I was introduced to Nikki Mitchell in 2011 by phone. A college buddy of mine, Norris Carden, called me and said he was visiting the River Café in tiny Normandy, Tennessee. He had noticed the restaurant featured live music, and kindly thought to recommend me to fill an open date. He had no doubt decided to pursue this idea in the middle of a conversation with Nikki, the owner, because after a brief introduction he put her on the phone with me to book the one open date they had. Past experience with Norris indicated to me that he had probably not left her with the option to decline politely, which worked out fine! Thanks again, Norris!
Anyway, I got to meet this sweet lady in person when I played the gig in November, and got to hear a little about her life, including her battle with cancer, her work with Waylon Jennings, and her adventures in flight in the former Soviet Union. I still remember how her eyes lit up when I mentioned my own visit to Minsk, Belarus, to do mission work. I think it was also this conversation when she mentioned her plans to spend a couple of weeks with a hunter-gatherer tribe in Mongolia…you know, “as one does!”
So after playing solo to a small crowd (it was post-Thanksgiving weekend, she explained) with much encouragement from the staff, all the while feeling I had stepped through a special portal into a saloon in the middle of Texas, I resolved to return if at all possible, and bring friends. I did that the following July, bringing Charlsey Etheridge, Kim McLean and Devon O’Day to do a fun show.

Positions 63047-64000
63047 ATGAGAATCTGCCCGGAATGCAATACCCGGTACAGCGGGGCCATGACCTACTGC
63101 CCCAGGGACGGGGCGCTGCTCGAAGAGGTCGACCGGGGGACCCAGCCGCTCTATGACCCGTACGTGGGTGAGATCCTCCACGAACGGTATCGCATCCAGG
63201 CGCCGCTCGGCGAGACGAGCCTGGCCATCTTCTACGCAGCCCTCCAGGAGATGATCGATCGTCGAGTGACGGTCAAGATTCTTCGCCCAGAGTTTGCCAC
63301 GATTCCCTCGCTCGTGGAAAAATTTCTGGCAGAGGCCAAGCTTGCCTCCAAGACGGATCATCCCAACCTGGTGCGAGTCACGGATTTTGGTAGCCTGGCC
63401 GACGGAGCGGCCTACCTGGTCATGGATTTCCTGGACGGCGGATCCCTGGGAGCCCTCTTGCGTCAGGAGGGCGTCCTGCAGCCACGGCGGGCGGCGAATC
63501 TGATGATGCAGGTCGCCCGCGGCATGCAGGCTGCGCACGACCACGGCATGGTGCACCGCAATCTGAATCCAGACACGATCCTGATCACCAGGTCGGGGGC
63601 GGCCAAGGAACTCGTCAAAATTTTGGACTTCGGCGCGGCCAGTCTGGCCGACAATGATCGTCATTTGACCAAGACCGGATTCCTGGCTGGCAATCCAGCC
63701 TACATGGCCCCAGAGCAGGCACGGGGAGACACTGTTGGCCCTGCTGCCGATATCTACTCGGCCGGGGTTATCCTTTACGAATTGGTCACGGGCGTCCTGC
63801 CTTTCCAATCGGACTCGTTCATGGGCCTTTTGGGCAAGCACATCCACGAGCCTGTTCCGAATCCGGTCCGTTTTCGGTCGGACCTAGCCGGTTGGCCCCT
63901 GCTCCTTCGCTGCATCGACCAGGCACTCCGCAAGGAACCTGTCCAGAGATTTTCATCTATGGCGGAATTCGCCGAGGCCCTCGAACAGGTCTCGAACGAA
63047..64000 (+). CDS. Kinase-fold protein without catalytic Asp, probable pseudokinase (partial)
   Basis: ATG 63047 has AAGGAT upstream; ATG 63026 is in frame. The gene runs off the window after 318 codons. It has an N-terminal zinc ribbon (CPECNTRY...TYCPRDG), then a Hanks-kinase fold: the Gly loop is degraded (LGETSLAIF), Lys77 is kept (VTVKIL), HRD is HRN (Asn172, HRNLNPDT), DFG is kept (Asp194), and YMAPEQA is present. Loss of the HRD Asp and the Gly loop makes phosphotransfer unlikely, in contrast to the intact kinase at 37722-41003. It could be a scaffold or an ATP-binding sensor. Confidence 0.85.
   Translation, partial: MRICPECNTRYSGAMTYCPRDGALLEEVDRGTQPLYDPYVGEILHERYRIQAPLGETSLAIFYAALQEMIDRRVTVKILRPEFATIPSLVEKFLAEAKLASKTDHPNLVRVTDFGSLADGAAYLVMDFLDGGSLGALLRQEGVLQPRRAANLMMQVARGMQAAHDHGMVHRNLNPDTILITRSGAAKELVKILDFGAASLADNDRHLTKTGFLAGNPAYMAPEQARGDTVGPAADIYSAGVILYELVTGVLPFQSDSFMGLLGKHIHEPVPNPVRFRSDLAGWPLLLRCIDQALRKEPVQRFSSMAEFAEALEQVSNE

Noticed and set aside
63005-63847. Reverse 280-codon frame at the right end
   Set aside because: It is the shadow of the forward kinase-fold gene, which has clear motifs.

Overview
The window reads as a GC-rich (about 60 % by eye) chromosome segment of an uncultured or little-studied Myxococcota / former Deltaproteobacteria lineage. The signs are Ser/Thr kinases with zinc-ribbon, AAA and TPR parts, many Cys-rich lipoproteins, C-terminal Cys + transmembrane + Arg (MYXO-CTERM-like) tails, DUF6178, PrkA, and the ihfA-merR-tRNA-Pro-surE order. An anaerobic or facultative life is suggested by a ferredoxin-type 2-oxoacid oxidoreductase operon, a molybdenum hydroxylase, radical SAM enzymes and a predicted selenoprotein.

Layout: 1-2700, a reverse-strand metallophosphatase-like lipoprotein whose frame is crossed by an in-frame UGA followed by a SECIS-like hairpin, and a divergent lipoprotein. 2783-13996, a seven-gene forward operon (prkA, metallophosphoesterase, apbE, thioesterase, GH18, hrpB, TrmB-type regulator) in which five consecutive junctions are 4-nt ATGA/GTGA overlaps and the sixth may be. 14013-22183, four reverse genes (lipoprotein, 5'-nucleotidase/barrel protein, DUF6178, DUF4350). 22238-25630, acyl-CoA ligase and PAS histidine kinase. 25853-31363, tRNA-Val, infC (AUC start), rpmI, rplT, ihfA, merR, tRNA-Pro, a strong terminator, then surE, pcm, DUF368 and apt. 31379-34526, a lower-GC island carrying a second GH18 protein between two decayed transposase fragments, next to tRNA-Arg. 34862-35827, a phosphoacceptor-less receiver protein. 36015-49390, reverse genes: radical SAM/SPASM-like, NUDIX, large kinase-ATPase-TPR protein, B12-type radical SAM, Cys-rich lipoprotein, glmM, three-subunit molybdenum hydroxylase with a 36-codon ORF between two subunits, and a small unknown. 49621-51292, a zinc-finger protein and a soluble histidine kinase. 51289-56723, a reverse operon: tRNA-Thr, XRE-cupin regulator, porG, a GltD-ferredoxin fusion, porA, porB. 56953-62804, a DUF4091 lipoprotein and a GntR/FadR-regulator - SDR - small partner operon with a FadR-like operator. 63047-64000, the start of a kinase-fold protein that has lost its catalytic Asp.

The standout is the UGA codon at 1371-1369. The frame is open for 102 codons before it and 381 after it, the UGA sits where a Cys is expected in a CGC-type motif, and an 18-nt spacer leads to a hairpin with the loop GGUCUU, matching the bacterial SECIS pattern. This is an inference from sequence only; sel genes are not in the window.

|Nikki is the one on the far right, in the funky apron.|
Below is a tribute to her from the December 26 issue of the Nashville Scene.
(MONGOLIA! I mean, SERIOUSLY!).
Waylon Jennings' business manager; pilot; adventurer
By Kim Green
Nikki Mitchell fell in love with things. A lot. First, it was horses; then drawing and painting; then flying.
In 1991, Russia ensorcelled her. She learned that three regiments of Soviet airwomen had fought in World War II. Knowing no one, Mitchell visited the USSR to hear the women veterans' stories and find a way to honor them.
In 1998, Mitchell, a private pilot, and Rhonda Miles, flight instructor, corporate pilot and confidante, flew Mitchell's hardy little single-engine Maule to Russia. They traversed Siberia with a team of Russian airwomen and airplanes to commemorate a famous 1938 flight by pioneering Soviet aviatrices. Many things went wrong. One day, a Siberian fog clung so low that a controller guided Miles (without radar) to land by listening to the sound of her engine. "I drank a bottle of Champagne that night," recalls Miles.
While president of country artists Waylon Jennings' and Jessi Colter's enterprise for 20-plus years, she co-founded a women's fly-fishing club and annual fishing retreat for breast cancer survivors, and bought a historic building in Normandy, Tenn., opening her dream restaurant, the River Cafe. All while plotting her next journey — to Mongolia.
The Mongolia adventure was not to be. Last summer, Mitchell called her friends to the cafe to say goodbye. After 31 months of treatment for pancreatic cancer, she told Miles — her caregiver those last months — that she wanted to disconnect her feeding tube. "Are you doing this so I don't have to decide?" Miles asked her. Mitchell just smiled.
The day before Mitchell's memorial service, Miles quit her flying job to pilot the Nikki Mitchell Foundation, which supports research into early detection of pancreatic cancer.
"She left me a notebook full of stuff to do," Miles says. "She was my adventure soul sister."